Grand Central Station is a shining beacon of the beauty and power of public transportation. Over the years, public transportation has come to receive a negative connotation because usually, people just assume that you use public transportation ’cause you’re too poor to afford a car, and therefore you have to travel with hundreds of random people you don’t know in close, unsanitary quarters, just waiting for your ride to be done so you can get where you’re going and be done with the whole experience. But that’s not what public transportation is really about. It’s an amazing, ecological, efficient thing that should be seen as the wonder of human technology and innovation that it is, and not something that has to be endured instead of celebrated. Grand Central Station celebrates the public commuter — it glorifies the art of transportation in the public domain. There is a gigantic clock in the main area that gave me a sense of the vastness of the world — and more specifically the NY transportation system. Green lights all around me flashed times and stops and neighborhoods in New York, and I felt all the excitement and the curiosity that comes along with the desire to travel to places I’ve never been and enjoying the ride along the way. Chandeliers hung proudly from the ceiling, as though they were assuring us that yes, we are in a beautiful, important place, and that we should be careful to take notice and have respect for the ground upon which we travel. When I looked up, I was met with constellations and small lights highlighting their outlines — another symbol of the call to explore those places we’ve never been — no matter how distant or impossible it may seem. Once again, New York has scoreboard over EVERYWHERE ELSE.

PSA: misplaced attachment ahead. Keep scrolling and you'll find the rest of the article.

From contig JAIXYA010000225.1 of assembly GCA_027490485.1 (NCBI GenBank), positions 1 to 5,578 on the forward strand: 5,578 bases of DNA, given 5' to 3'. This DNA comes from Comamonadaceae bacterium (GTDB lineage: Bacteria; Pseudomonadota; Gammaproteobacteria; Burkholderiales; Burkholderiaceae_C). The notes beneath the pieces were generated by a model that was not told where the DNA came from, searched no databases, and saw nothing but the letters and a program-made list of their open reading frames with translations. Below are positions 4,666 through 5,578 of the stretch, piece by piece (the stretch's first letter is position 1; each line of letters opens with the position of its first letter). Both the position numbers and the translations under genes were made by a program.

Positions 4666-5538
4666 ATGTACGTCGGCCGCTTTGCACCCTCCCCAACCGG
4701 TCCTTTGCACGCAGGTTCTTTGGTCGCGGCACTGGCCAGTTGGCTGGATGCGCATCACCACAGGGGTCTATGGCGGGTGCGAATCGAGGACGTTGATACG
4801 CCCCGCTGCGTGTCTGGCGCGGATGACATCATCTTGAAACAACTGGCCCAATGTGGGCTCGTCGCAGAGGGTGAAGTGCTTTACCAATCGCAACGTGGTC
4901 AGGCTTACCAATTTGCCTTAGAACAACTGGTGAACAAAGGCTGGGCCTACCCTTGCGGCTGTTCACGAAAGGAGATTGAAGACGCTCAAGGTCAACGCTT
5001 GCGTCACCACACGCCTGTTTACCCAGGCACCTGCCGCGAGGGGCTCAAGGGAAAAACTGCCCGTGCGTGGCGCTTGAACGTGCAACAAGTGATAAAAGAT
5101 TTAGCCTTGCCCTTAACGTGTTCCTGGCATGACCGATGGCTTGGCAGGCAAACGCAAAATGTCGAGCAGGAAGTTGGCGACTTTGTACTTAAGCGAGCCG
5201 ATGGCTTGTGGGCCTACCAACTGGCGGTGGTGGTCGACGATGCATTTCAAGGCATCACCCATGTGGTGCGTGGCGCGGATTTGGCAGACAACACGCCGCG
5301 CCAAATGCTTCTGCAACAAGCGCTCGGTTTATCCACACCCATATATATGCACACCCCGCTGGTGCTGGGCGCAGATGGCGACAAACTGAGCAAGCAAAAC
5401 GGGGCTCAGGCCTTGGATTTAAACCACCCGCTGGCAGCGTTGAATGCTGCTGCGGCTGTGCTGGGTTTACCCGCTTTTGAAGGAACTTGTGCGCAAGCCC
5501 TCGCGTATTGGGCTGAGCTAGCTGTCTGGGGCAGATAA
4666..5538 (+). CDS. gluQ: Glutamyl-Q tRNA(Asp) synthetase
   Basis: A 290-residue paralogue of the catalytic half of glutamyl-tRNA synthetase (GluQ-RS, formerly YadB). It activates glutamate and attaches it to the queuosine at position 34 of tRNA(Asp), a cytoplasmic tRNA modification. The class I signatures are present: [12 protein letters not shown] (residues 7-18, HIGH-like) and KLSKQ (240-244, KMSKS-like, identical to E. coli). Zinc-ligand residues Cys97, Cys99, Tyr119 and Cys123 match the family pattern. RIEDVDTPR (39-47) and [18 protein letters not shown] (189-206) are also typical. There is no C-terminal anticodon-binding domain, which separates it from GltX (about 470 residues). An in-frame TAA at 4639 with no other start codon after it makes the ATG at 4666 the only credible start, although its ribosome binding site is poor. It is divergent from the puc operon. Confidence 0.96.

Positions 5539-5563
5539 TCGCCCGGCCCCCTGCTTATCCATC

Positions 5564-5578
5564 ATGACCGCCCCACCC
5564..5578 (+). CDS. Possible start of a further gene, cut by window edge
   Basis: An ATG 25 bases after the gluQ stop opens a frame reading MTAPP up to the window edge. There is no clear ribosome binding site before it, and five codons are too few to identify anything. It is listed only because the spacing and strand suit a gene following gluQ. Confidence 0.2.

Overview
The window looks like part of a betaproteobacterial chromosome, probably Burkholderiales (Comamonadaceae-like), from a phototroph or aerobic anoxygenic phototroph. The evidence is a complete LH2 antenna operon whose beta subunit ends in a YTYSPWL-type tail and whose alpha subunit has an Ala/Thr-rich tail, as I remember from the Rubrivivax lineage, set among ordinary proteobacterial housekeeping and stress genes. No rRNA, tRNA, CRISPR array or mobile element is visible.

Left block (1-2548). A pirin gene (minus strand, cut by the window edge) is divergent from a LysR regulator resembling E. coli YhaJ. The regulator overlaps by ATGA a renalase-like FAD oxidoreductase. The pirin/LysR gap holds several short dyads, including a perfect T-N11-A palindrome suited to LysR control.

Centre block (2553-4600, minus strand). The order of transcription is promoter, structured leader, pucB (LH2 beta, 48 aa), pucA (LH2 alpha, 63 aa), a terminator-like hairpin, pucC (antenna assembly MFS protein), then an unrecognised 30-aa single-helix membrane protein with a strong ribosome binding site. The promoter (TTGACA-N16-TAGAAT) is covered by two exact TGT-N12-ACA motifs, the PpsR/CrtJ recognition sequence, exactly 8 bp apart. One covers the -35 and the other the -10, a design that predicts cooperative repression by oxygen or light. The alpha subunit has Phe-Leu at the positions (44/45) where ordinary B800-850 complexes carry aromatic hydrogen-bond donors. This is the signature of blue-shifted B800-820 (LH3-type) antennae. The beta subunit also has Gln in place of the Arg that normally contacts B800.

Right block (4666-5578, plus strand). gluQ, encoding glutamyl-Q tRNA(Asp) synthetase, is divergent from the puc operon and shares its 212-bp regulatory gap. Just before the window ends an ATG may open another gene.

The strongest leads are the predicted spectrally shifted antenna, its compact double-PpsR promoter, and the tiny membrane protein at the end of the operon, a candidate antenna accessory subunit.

And now, I’d like to share something with you out of sheer vanity and pride. You can ignore this if you want, but I really want to put this out there because … well … JUST LISTEN. I’ve kept a running tally of how many times I’ve been mistaken for a New Yorker now, and the number is three. Yes, thrice tourists from lands near and far have all been united under one common characteristic: they assumed I was a native New Yorker. Of